Thursday, November 17, 2005

primates of the global south to ++rowan cantuar on his comments in cairo

J-Tron hoped I would say something about the Global South's response to the Archbishop of Canterbury's comments in Cairo.

Some of the more interesting and incisive bits I have pasted below (read the whole thing here).

In general, both this piece and the previous statement from the Most Reverend Fathers gathered in Egypt reads like it could have been written in the Patristic Age. These seem to be men steeped in God's self-revelation. They seem to know it, to love it, and to commend it with a refreshing lack of self-awareness or the niceties of overly political scrupulousness.

Both the previous statement and this one strike me as profoundly catholic. Note the appeals to the consesus fidelium of the Holy Catholic Church, the appeals to apostolic authority, and the recognition that ++Wiliams's own archepiscopal authority, as primus primorum inter pares, is derivitive therefrom.

I love their uncompromising fidelity to the Truth of the Gospel, confirmed by Catholic witness, as well as their unfaltering confidence in the Bible as the Word of the Lord.

With regard to the last paragraph (below), about which J-tron asked specifically, I disagree that the Communions mentioned are "equally part of the... Catholic... Church." It strikes me as a careless statement, though one born of a sensitivity to the predominance of truly catholic disciplines and charismata among the Baptists and Pentacostals (primarily Biblical literacy and the "gifts of the Spirit"). Though cursory reflection on the matter confirms the greater relative importance of the Apostolicity of the Historic Episcopate for true catholicity, its also true that the more Catholic Communions could stand to learn a lot from our Free Church brethren about true evangelicalism and evangeliocentricity. I just wouldn't have used the word "equally". I don't think its accurate. But neither will I get my knickers in a knot over it. The shortcomings of Baptists and Pentacostals in terms of polity (and, indeed theology) are largely the byproducts of ignorance. ECUSA, on the other hand, is swiftly becoming willfully apostate.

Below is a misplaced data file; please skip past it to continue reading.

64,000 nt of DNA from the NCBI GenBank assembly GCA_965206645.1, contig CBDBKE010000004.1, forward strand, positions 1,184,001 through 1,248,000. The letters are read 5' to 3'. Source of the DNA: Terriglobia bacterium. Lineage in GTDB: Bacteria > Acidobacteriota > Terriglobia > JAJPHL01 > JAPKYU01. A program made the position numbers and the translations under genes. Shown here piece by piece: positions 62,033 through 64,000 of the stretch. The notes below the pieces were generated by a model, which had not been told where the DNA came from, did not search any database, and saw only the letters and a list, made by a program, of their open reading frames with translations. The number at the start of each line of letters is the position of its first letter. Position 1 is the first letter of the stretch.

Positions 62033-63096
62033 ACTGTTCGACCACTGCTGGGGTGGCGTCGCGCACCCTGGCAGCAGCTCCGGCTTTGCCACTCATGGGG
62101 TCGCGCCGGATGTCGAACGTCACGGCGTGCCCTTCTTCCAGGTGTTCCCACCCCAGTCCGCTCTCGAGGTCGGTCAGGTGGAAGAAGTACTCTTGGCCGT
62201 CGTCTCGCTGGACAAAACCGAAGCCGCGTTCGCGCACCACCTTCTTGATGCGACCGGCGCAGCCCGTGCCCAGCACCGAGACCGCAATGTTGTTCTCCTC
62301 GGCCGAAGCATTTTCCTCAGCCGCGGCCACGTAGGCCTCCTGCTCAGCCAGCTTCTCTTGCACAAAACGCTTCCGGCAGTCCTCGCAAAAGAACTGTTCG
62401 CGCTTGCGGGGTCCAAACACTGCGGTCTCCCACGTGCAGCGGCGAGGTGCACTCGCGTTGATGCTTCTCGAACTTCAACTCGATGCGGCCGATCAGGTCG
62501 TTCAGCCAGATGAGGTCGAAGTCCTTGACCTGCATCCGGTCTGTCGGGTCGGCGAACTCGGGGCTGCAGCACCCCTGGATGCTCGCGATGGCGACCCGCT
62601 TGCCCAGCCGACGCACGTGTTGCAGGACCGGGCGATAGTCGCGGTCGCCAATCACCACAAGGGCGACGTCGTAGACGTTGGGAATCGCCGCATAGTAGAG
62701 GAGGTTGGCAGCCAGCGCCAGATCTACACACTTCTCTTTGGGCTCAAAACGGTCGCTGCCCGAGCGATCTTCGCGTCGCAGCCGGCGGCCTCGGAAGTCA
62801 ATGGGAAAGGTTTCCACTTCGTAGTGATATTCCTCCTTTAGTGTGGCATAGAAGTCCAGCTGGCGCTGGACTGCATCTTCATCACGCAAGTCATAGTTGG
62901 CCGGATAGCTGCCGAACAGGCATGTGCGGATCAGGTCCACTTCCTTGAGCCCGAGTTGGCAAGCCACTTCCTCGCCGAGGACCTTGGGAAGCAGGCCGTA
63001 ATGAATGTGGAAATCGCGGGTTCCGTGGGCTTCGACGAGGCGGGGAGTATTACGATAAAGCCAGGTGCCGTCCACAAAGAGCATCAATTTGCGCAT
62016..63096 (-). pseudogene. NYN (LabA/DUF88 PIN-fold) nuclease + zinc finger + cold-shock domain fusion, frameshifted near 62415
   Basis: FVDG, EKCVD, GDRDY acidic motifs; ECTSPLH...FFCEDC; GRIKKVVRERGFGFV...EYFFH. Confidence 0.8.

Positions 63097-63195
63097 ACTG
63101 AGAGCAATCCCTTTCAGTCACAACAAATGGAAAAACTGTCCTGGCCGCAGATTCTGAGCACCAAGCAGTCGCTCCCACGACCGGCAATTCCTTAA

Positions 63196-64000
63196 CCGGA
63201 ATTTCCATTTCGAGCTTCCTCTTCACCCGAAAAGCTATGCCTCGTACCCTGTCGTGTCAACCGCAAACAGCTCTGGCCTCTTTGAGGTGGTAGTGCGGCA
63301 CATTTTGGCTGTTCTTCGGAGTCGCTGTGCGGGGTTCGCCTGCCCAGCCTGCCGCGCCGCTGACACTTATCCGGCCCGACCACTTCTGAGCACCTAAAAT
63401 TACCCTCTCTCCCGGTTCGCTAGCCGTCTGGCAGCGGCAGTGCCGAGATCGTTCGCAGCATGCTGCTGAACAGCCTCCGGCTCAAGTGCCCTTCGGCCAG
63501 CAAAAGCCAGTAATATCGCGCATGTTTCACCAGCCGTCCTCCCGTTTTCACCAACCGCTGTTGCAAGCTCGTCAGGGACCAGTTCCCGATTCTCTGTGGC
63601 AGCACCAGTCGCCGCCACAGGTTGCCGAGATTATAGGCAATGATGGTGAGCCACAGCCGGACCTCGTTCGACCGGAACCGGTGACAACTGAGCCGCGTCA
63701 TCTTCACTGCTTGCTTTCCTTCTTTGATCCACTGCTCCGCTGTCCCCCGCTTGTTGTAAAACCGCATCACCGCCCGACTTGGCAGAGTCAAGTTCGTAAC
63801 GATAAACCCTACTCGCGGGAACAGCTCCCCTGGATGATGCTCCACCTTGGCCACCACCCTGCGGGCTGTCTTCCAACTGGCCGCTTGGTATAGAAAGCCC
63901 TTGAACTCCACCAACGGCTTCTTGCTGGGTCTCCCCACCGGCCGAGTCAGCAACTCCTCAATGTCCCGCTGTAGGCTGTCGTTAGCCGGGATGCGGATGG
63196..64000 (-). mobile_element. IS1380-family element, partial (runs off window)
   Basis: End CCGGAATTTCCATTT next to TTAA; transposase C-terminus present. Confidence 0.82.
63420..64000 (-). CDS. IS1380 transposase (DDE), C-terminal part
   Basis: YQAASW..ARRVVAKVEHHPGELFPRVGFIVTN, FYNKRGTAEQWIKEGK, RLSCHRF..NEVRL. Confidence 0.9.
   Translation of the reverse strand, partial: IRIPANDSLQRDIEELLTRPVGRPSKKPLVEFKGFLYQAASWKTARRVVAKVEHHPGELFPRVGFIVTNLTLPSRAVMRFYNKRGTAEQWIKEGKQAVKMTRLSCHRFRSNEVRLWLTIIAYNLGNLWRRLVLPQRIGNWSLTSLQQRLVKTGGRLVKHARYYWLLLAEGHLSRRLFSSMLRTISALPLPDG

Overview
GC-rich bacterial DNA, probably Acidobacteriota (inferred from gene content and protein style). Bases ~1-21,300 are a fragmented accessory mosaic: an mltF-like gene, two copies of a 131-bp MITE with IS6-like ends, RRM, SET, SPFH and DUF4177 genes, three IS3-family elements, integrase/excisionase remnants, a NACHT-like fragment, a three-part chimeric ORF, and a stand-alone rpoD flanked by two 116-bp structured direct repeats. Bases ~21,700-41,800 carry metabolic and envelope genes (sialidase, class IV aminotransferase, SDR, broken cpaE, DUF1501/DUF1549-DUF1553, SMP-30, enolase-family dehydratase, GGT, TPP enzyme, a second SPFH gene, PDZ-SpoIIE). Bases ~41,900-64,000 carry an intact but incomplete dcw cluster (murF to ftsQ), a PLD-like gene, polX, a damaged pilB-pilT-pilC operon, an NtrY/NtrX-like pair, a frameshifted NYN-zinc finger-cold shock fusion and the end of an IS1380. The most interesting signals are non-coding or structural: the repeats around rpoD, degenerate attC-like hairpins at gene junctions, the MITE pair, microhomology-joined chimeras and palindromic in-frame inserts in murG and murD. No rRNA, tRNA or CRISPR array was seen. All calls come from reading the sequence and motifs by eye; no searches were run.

The essence of libertinism is the severing of the grace of Christ from his moral commandments. This, we believe, is at the heart of our present divisions. Although it is right to be reminded both of the grace of God in Christ and of our own frailty and sinfulness, neither the greatness of grace nor the sinfulness of sin can be advanced as reasons for failing in our duty to guard the gospel. The church is, after all, “a pillar and buttress of truth” (I Timothy 3.15) and “Your word is truth” (John 17.17).


We welcome your pastoral example of coming amongst us as presiding Primate of the Anglican Communion. We recognize the limitations on your office, as the Communion has few legal structures. We agree with you that a Communion Covenant is needed. However, we are troubled by your reluctance to use your moral authority to challenge the Episcopal Church and the Anglican Church of Canada to call for the immediate cessation of any blessings of same sex unions and on any ordinations of those in such unions in every diocese in the Episcopal Church USA and the Anglican Church of Canada. The apostle Paul never invoked law for his churches (indeed there was no canon law at that time), but he nevertheless exhorted them to be of one mind with him and to conform their lives to apostolic tradition (II Thessalonians 2.15). We do not see why you cannot warn these churches now, based on the Windsor Report and your own convictions about unity, that they will not be invited to Lambeth 2008 unless they truly repent.


We appreciate your sharing the testimony of your own pilgrimage of faith, including your early encounter with Russian Orthodoxy. We agree there is much to learn from other traditions, such as the Orthodox, Roman Catholic, Baptists and Pentecostals, who are equally part of the one holy, catholic and apostolic church. We are sure you must feel the shame caused by the brokenness within our own Communion when you interact with these churches ecumenically.

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